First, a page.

Blood circulates because of differences in blood pressure. Blood flows from areas of higher pressure to areas of lower pressure. Blood pressure is greatest in the ventricles and lowest in the atria.
Contraction of the ventricles creates the blood pressure that propels the blood through the arteries. However, the pressure declines as the arteries branch into an increasing number of smaller and smaller arteries and finally connect with the capillaries. The decline in blood pressure occurs because of the increased distance from the ventricle. By the time blood has left the capillaries and entered the veins, there is very little blood pressure remaining to return the blood to the heart. The return of venous blood is assisted by blood. This method of moving venous blood toward the heart is especially important in the return of blood from the upper and lower limbs.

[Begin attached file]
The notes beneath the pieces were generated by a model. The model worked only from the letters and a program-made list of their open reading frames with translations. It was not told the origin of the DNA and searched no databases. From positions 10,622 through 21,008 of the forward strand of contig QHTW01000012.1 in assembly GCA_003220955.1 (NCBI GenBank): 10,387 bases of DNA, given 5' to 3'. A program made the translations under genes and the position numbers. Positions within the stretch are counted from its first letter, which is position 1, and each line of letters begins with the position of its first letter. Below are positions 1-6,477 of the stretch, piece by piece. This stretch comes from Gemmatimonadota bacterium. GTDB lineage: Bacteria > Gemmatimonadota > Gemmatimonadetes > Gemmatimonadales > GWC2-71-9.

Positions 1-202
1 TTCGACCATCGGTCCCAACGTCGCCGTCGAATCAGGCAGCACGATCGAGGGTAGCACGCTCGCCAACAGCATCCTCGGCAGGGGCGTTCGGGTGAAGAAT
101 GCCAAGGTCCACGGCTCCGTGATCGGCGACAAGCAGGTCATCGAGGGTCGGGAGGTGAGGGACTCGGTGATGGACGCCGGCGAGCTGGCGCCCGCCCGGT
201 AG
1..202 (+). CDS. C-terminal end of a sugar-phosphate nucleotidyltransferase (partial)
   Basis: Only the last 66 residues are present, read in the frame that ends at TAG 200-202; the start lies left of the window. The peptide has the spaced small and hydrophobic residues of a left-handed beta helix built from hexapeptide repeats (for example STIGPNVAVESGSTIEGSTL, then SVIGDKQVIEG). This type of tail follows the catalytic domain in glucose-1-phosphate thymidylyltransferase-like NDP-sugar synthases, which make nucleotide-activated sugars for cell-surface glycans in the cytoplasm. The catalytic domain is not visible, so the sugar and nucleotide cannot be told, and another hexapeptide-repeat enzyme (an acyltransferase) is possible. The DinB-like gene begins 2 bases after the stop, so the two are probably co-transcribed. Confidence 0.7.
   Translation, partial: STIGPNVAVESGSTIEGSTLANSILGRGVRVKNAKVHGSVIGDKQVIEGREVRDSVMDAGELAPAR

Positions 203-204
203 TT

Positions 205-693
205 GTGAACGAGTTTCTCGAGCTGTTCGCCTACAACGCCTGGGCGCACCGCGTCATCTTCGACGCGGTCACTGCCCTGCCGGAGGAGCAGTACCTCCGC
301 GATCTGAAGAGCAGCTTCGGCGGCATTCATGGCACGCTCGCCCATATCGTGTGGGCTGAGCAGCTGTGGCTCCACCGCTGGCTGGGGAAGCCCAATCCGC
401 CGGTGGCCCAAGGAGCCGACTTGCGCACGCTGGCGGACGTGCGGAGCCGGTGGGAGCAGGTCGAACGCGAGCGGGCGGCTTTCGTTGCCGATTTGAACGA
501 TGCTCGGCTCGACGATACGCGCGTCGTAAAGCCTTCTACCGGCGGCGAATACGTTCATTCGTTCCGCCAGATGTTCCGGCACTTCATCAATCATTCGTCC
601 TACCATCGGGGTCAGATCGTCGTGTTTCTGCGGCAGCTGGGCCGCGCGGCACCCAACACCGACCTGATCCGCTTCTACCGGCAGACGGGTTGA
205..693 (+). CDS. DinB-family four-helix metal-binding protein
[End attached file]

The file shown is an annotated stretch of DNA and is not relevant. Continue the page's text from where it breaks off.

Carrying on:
Respiratory movements aid the movement of blood superiorly toward the heart in the abdominopelvic and thoracic cavities. The inferior movement of the diaphragm as it contracts during inspiration decreases the pressure within the thoracic cavity and increases the pressure within the abdominopelvic cavity. The higher pressure in the abdominopelvic cavity forces blood to move from the abdominopelvic veins superiorly into thoracic veins, where the pressure is reduced. When the diaphragm relaxes and moves superiorly, the thoracic and abdominopelvic pressures reverse. Backflow of blood into the veins of the lower limb is prevented by the presence of venous valves.Gravity aids the return of blood in veins superior to the heart.
The velocity of blood flow varies inversely with the overall cross-sectional area of the combined blood vessels. Therefore, the velocity progressively decreases as blood flows through an increasing number of smaller and smaller arteries and into the capillaries. Then, the velocity progressively increases as the blood flows into a decreasing number of larger and larger veins on its way back to the heart.
Blood velocity is fastest in the aorta and slowest in the capillaries, an ideal situation providing for the rapid circulation of the blood and yet sufficient time for the exchange of materials between blood in the capillaries and the interstitial fluid surrounding tissue cells.